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It's the video game equivalent of a bottle episode - two rooms, almost no other character models, they don't even show you the cat to avoid animating it - but the radio thing makes it work. It's pretty impressive how it can do a lot with so little.
Haven Springs doesn't exist. Yeah, I've seen photos of the place it's based on, it's kinda similar, but visual similarity only goes so far. It's a town "where everyone knows your name" to such an extreme that it has a dedicated social media app. Leisure activities include city-wide LARPs and going to the record store. It's a fantasy, I suspect a particularly generational fantasy, and it's taken for granted that you will love this place, because you, dear Life is Strange player, fall over for mountain aesthetics and alternative music, we know this. And, look, they're right. I'm not immune. I want to live here.
Also taken for granted: Typhon's motivations. We understand they are evil with little more setup than the words "corporation" and "mining." I finished episode 5 still trying to puzzle out if the grand conspiracy was actually worthwhile to any party involved, and at that point the game had long left me behind.
Those complaints aside, what kept me invested was the same thing that's kept me invested for the other 3 or 4 games. I liked spending time with Alex. And Duckie. And Steph and Ryan and the ice cream shop owners and that guy who lost his cat. Disappointing as the plot may be, the crew that guides you through it almost make it work. If anything I'm bummed we didn't get more time with the supporting cast. (The game runs short compared to the previous entries.) Charlotte seems like she has a lot going on, should I do another playthrough and see what happens if I choose other options for her?
I probably won't, because I'm too satisfied with the route and ending I got. I thought a lot of the decisions were fairly obvious, but the end-of-chapter stats screens tell me the masses were surprisingly split.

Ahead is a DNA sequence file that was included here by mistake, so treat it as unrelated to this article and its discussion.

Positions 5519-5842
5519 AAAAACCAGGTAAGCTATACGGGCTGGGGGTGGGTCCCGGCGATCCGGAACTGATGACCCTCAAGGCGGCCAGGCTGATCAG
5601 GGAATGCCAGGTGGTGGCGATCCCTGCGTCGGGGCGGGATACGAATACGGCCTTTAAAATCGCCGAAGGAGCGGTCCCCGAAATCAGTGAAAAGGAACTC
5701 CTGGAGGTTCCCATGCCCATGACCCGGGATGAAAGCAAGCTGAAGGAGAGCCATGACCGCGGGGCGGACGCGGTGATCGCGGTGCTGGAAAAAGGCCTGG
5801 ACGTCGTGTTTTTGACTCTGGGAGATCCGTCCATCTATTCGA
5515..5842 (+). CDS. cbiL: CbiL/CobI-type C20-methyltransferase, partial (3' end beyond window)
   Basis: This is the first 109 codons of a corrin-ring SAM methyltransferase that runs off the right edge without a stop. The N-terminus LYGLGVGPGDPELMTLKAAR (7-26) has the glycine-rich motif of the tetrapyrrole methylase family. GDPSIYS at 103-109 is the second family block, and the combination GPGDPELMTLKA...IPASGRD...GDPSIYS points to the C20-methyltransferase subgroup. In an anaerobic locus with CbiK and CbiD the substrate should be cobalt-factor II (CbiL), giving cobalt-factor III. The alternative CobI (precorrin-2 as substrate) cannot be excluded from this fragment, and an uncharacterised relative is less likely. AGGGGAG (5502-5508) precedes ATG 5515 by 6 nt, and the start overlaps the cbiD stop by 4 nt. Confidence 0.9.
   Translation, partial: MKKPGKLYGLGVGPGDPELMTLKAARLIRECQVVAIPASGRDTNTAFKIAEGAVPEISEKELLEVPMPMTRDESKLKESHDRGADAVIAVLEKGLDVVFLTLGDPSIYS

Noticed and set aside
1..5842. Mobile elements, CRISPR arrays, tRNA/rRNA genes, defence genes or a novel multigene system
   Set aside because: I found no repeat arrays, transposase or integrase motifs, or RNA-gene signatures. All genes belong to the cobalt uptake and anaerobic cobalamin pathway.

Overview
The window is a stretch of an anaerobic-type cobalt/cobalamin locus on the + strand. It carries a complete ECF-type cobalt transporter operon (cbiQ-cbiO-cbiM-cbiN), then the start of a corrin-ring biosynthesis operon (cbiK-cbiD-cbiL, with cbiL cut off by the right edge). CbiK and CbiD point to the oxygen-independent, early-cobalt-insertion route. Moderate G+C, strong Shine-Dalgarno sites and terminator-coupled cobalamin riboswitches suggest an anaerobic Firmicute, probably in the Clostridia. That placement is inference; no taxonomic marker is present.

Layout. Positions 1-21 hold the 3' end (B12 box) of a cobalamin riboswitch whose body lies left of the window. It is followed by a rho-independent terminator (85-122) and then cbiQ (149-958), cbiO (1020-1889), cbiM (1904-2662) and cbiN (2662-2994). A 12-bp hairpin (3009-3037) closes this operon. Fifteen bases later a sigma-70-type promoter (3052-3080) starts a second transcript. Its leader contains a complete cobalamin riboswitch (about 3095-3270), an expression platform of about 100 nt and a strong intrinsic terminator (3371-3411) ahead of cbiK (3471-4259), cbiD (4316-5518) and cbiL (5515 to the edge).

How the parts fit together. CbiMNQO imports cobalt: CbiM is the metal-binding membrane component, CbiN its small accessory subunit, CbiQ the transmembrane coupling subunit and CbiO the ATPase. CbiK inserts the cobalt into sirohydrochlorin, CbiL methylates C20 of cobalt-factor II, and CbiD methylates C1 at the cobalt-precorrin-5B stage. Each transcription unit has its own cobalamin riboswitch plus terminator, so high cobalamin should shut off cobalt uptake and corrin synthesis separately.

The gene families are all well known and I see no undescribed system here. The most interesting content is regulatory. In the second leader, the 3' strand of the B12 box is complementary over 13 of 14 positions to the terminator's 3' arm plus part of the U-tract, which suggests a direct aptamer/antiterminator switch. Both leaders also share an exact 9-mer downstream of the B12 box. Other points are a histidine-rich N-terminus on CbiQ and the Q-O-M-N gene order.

Part of me is worried what I'm actually describing is growing up. The other part of me is booking a flight to Colorado.
Like Homestar Runner? Great, play this. I'm never too enthused by how much they go back to Dangeresque especially in the post-regular-update era but I will devour any morsels the Chaps deign to throw at us.
The game consists mostly of Strong Bad looking at things and making quips. They're fine. It's the vocal performance that brings out that old H*R magic. Coach Z managed to make me bust out laughing delivering the line "What is it?" He put all the emphasis on the last word—"What is IT?"—and turned a line with zero narrative or mechanical value into a joke. That's the stuff.
Puzzles are straightforward and rarely puzzley. You'll spend way more time talking to pieces of paper than thinking about what to do with them. Even the score counter seems to be primarily measuring amount of dialogue found. I'm not sure I has what it takes to get 100%. I will though. Who knows when I'll see these dumb animal characters again.